About 6,000 rural women in eight districts in Ghana are to benefit from “women empowerment and rights project” to help reduce unpaid care work and to improve economic self-reliance of rural women.
The project is also to help improve women’s participation in politics and to increase their food security.
The 6,000 rural women in Tain, Asutifi, Nabdam, Talinse, Adaklo, Jirapa, Nanumba North and Nanumba South Districts would improve their livelihoods, while local and national government authorities, civil society organisations, media, farmer networks and traditional leaders are supported.
The Dutch Ministry of Foreign Affairs is funding the 3,367,432 Euro project entitled “Funding Leadership and Opportunities for Women” (FLOW).
ActionAid Ghana, a non-governmental organisation, is implementing the five-year project in Ghana titled “promoting opportunities for Women Empowerment and Rights” (POWER) spanning from 2016 to 2020.
As part of the activities to sensitise the media and local government officials to support the demands of women smallholder farmers, ActionAid Ghana organised a workshop in Wa to train media practitioners and journalists as well as local government officials in the Upper West Region on the project.
Madam Azumi Mesuna, Project Manager of FLOW, said the purpose of the workshop was to sensitise the media and local government officials on unpaid care work and sustainable agriculture to help raise awareness on the demands of women smallholder farmers.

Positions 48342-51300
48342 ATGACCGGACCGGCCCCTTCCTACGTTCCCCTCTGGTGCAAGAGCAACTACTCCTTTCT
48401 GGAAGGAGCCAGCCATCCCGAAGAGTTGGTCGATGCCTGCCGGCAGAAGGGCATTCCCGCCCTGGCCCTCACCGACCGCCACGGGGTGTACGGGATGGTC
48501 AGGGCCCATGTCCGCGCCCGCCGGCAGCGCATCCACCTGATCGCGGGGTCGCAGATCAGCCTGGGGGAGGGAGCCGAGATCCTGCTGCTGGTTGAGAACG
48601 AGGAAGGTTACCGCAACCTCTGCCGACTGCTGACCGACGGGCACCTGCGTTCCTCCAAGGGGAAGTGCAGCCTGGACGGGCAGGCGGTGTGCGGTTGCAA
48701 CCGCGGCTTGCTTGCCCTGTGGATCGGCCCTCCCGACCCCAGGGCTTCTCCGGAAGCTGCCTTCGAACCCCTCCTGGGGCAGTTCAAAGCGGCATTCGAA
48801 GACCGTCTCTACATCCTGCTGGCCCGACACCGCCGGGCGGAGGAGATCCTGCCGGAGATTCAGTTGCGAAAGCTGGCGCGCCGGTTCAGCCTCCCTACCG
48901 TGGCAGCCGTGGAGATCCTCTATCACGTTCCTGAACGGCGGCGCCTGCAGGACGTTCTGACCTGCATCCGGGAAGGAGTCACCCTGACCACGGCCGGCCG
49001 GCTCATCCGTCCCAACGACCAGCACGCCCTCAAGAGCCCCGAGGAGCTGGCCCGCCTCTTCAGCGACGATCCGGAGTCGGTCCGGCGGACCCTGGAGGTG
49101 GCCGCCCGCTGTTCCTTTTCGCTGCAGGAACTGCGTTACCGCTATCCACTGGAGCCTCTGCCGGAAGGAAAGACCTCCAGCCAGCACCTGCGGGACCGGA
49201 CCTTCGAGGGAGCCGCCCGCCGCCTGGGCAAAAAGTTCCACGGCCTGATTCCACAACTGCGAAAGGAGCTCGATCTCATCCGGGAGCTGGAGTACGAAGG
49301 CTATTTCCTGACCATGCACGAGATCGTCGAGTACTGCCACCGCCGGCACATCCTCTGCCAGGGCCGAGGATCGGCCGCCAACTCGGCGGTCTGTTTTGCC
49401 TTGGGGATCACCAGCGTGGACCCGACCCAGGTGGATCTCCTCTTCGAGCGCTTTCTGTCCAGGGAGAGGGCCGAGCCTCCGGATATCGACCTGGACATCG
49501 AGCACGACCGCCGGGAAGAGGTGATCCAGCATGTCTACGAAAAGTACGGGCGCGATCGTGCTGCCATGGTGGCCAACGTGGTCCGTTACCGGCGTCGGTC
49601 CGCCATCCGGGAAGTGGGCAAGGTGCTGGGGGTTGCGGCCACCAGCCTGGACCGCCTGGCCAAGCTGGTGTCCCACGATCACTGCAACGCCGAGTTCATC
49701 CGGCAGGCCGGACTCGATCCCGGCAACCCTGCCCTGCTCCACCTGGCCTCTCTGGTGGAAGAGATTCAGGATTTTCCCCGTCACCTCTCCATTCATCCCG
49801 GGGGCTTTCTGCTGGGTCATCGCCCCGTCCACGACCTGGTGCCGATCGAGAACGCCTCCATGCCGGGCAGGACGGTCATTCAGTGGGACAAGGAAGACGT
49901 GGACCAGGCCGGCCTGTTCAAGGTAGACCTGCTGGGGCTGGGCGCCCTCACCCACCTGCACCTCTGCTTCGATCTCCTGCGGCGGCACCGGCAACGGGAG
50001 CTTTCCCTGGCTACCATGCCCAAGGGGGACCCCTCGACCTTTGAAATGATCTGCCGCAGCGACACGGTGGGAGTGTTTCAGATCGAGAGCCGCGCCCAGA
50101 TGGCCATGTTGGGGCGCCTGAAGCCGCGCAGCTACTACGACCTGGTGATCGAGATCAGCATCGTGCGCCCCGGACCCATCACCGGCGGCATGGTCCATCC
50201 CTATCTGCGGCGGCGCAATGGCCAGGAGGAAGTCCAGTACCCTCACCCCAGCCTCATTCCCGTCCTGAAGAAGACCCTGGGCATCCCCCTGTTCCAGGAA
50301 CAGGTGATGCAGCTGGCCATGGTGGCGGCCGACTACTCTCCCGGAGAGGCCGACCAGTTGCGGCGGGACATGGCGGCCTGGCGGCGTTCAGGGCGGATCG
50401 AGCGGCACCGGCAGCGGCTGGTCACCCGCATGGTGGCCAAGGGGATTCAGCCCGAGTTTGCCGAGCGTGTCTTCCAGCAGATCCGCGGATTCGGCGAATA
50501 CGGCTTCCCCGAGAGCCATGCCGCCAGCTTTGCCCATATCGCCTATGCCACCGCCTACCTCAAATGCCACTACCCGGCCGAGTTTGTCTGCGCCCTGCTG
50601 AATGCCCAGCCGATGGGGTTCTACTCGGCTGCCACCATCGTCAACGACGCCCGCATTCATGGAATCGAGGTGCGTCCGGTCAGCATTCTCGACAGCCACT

She said the project would improve the visibility of the careers of women smallholder-farmers as food producers and for stakeholders to support in their quest to mobilise resources for increased food production.
Under the project, the women would be organised and empowered to demand their rights especially on women’s unpaid care work, which is more highly valued within households and communities.
Madam Mesuna said care giving played a central role in the Ghanaian economy, stressing that if unpaid care work was given monetary value, it would constitute between 10 and 39 per cent of Gross Domestic product (GDP).
“Women’s unpaid care work when quantified in monetary terms, would create a positive impact not only on women empowerment but also on their children and the entire families,” she said.
The Project Manager mentioned services such as child care, care of the sick, water collection, energy supply, cleaning, cooking, community development activities, agricultural activities, participation in family business and rearing of animals as some of the unpaid care work.
“Unpaid care work refers to all unpaid services provided within a household for its members including care of persons, housework and voluntary community work as among others, she added.
These activities are considered work, because one could pay a third person to perform them.
Madam Mesuna said women’s responsibility for care leads to the violation of their basic human rights to education, political participation, decent work and leisure.
She said culture and gender norms highly influenced unpaid work by women, pointing out that the practice contributed to persistent gender inequalities which should be avoided.
Madam Mesuna urged governments to finance public services appropriately to help reduce women’s unpaid care work burden, and tasked the media to actively participate in the FLOW project to make care works more visible to actors, especially policy makers.